By Cindy Vallance
I was very pleased to be asked to present our University of Kent leadership and management programme participation certificates at the annual Learning and Development Awards Ceremony in late January.
However, before I presented the certificates I was given the opportunity to share a few thoughts with the 120 staff members in attendance. A few people asked me afterwards for my references so I thought it might be useful to repeat the words I shared with that group again here:
Everyone in this room today that is receiving an award has demonstrated leadership. This type of leadership is self-leadership and is the foundation for all other types of leadership. An American professor by the name of Charles Manz provides an explanation of the concept of self-leadership in relation to self-management. He stated that while self-management is largely concerned with a set of behavioural and cognitive strategies that reflect a rational view of what people ought to be doing…self-leadership goes beyond this to place significant emphasis on the intrinsic value of tasks.” (Manz, Charles C. “Self-Leadership: Toward an Expanded Theory of Self-Influence Processes in Organizations,” Academy of Management Review, Volume 11, No. 3, 1986, 585-600.)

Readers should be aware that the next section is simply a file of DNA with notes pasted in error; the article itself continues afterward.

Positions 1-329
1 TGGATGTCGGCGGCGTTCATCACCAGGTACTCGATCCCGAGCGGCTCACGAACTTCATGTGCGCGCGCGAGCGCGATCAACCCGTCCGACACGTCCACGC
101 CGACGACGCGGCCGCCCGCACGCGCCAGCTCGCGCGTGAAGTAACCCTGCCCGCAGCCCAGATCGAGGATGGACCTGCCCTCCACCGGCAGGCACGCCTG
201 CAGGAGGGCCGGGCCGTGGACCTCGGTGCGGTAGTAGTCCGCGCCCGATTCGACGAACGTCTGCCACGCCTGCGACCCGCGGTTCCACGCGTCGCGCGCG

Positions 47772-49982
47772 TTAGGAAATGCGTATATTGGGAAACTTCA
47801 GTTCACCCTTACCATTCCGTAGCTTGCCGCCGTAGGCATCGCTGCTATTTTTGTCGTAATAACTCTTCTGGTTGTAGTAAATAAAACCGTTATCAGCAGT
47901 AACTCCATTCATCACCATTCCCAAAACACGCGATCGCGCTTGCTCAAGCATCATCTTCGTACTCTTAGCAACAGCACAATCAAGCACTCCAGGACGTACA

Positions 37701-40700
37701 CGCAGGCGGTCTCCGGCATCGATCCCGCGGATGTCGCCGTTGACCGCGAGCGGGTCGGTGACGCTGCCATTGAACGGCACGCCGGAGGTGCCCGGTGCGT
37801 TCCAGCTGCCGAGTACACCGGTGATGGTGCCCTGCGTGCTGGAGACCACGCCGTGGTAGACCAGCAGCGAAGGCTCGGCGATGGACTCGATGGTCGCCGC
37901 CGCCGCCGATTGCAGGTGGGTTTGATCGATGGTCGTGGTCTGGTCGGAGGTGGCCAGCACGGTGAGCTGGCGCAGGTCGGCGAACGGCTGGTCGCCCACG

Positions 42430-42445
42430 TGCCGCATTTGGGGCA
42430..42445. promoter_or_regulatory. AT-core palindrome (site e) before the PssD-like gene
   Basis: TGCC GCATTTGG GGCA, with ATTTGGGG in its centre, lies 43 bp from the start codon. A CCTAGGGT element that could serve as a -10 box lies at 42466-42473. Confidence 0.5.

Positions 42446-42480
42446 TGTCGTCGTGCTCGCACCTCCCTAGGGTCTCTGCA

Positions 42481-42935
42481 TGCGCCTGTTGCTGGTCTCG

The individual who exercises self-leadership does not simply respond to a leader’s vision; the individual helps to create the vision. Your achievements reflect your individual part in helping to embody a wider organisational vision for the University of Kent.
I have also noticed a number of common themes recurring increasingly in discussions across our leadership and management programmes – behaviours that appear to resonate to participants, managers, and sponsors alike – qualities that I am happy to see not just being spoken about but also demonstrated.
These themes include: collaboration, community, respect, fostering diversity, transparency, trust, breaking down silos, appreciation, balancing creativity with consistency and focusing on a purpose that is larger than ourselves to inspire and motivate others.
Everyone can help to demonstrate their self-leadership and belief in the themes that are resonating across the University by practicing six keys to leading positive change. These keys were coined by one of my favourite thinkers, Professor Rosabeth Moss Kanter and are really very simple:
“Show up, speak up, look up, team up, don’t give up, and lift others up.”